We all want our kids to be safe but how do you protect them when you aren’t there? Find out how two words could help save your child from abduction.
Mum of four, Jodie Norton explains in her blog, Time Well Spent
, the safety rule she taught her children that may have saved their lives! Her approach could help save your child from abduction too.
It all started when she she felt an unbearable pain in her abdomen whilst in the shower one morning. She managed to get dressed and drove to the local ER with her four kids, taking the two youngest in with her, she left the two oldest children (10 and 8 years old) outside to wait for a neighbour to pick them up and take them to school.
The neighbour took 40 minutes to arrive, rather than 5 minutes she expected. It wasn’t until the end of the day when she collected her kids she found out what had happened. Jodie writes, ‘Their story of what had transpired while I had stupidly left them out there alone made me simultaneously sick and grateful.’
While they waited, the children were approached by three strangers several times, who tried to persuade them to go into a hospital bathroom. They said their friend was hiding from the doctor and needed convincing to be treated.
Thankfully, CJ, the ten-year-old, politely said ‘no, thank you’.
But the strangers persisted: ‘Please? You could really save his life if you’d just go in that bathroom and tell him it’s safe to come out.’
CJ stuck to his guns, saying no, and eventually the strangers left.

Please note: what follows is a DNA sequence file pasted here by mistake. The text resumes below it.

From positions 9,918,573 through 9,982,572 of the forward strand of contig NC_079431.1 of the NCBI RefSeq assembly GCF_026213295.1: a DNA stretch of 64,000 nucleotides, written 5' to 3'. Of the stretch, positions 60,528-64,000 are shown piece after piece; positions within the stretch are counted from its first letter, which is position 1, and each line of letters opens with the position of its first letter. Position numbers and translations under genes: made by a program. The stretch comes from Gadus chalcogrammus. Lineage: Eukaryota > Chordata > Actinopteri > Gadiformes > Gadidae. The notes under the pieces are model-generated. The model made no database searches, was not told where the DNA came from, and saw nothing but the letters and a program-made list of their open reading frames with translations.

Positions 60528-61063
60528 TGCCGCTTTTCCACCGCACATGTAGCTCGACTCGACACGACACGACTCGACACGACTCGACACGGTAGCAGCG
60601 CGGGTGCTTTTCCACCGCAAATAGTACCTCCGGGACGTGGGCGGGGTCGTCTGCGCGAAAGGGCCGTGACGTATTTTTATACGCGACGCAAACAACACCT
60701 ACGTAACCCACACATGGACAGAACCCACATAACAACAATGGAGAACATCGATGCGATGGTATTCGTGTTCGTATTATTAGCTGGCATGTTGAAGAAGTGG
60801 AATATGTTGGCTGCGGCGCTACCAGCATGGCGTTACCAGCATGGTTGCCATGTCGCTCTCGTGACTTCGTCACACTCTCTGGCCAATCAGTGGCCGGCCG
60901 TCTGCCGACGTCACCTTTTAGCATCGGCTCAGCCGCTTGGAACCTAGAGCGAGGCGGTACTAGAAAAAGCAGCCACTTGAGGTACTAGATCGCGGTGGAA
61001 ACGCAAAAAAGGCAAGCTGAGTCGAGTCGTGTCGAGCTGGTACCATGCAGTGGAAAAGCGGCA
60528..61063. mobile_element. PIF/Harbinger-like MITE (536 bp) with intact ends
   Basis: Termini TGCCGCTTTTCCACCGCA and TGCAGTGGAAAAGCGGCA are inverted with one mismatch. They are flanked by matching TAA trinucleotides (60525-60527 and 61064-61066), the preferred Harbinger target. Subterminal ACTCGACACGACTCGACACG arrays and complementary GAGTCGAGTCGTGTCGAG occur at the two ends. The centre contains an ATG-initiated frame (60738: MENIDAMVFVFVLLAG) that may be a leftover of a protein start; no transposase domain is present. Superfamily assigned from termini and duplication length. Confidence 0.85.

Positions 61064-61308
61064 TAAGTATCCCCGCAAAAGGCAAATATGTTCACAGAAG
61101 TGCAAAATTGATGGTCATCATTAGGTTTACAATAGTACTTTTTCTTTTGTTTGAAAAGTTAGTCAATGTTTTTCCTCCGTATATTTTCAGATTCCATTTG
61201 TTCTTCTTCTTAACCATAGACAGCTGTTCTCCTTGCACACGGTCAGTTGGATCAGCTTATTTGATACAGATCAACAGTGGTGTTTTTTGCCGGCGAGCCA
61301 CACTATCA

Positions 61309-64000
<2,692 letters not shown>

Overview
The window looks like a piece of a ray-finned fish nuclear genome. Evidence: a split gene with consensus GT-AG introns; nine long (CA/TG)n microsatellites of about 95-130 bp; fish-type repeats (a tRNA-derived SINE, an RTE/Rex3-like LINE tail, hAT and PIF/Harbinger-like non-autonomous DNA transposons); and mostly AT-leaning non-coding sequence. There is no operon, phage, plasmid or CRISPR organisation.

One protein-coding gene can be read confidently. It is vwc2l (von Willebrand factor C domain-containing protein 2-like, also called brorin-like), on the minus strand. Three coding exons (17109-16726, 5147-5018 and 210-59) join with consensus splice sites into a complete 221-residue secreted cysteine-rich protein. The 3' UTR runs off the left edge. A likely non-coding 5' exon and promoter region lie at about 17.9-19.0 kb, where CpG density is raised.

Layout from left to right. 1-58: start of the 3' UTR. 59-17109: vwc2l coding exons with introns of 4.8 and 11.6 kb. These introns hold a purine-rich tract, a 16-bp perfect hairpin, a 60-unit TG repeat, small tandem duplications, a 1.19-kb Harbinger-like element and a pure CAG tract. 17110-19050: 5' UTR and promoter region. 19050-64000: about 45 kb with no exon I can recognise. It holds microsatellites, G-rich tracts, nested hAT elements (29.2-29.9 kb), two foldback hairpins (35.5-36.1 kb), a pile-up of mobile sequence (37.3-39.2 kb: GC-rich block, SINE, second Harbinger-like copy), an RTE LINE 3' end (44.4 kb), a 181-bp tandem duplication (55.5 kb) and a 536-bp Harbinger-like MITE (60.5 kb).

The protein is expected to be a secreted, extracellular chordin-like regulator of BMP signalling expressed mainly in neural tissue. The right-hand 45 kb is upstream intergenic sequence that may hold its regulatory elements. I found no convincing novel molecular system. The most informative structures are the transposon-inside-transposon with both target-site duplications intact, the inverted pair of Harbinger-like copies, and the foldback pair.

Jodie’s mouth ‘hung open’ the whole time this story was being recounted.
Imagine her relief and gratitude that the rules she had taught her kids had paid off and that was the reason they hadn’t gone off with the strangers.
CJ repeated a family ‘stay safe’ rule to her: “Mom, I knew they were Tricky People because they were asking us for help. Adults don’t ask kids for help.”
What is a ‘Tricky Person?’
Tricky People are the new strangers. Pattie Fitzgerald, founder of Safely Ever After
, created the concept. She says, “Stop telling your kids not to talk to strangers. They might need to talk to a stranger one day. Instead, teach them which sorts of strangers are safe.”
One of her guidelines for knowing which people are unsafe is the rule CJ remembered – Tricky People ask kids for help.
A safe adult asks another adult if they need help, not a child.
Check out Safely Ever After’s Ten Safety Rules
and find out more information on the ‘Tricky Person’ concept. It might just help save your child from abduction.
How have you spoken to your children about ‘Tricky People’?